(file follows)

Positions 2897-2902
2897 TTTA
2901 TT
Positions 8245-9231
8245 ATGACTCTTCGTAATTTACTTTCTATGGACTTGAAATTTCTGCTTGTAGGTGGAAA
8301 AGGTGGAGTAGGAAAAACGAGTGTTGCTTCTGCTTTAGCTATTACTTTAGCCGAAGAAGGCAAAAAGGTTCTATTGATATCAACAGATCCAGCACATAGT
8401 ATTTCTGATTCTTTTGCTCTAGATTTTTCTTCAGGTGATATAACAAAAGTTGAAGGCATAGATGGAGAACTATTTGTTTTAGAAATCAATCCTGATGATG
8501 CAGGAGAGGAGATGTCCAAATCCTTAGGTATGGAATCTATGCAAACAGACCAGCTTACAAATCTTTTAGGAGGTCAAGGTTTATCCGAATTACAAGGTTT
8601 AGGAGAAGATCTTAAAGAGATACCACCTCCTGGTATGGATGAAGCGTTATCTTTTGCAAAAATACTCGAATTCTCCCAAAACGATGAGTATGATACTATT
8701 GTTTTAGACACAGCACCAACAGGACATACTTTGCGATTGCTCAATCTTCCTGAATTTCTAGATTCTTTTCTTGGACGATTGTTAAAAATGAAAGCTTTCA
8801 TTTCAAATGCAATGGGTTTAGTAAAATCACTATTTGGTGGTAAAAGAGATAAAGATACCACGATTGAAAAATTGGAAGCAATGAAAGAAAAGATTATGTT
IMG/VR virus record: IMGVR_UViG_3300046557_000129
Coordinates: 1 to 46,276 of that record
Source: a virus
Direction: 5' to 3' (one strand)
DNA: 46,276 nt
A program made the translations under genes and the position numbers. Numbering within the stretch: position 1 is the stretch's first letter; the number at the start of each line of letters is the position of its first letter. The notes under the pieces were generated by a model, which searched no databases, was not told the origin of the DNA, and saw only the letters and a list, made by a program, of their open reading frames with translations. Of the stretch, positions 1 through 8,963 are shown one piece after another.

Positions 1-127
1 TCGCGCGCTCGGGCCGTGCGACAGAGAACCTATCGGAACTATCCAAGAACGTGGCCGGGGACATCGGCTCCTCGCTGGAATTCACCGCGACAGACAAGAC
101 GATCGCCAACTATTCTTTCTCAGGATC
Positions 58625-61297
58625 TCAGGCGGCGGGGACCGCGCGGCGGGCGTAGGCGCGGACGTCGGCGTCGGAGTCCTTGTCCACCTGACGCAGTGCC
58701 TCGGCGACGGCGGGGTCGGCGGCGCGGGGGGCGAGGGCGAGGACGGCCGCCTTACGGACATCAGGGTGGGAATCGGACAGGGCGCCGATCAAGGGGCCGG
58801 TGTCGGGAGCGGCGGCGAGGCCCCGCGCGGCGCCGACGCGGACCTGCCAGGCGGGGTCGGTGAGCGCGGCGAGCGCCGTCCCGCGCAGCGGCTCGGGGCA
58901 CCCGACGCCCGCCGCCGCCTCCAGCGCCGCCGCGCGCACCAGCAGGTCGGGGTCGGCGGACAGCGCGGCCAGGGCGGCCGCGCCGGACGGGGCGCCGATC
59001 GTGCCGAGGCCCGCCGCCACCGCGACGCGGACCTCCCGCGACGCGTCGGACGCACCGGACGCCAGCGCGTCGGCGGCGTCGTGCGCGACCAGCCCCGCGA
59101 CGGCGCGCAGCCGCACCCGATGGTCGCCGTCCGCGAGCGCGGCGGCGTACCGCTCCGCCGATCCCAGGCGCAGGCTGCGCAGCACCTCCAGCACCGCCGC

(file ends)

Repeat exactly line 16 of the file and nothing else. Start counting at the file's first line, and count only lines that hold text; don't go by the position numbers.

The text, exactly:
DNA: 46,276 nt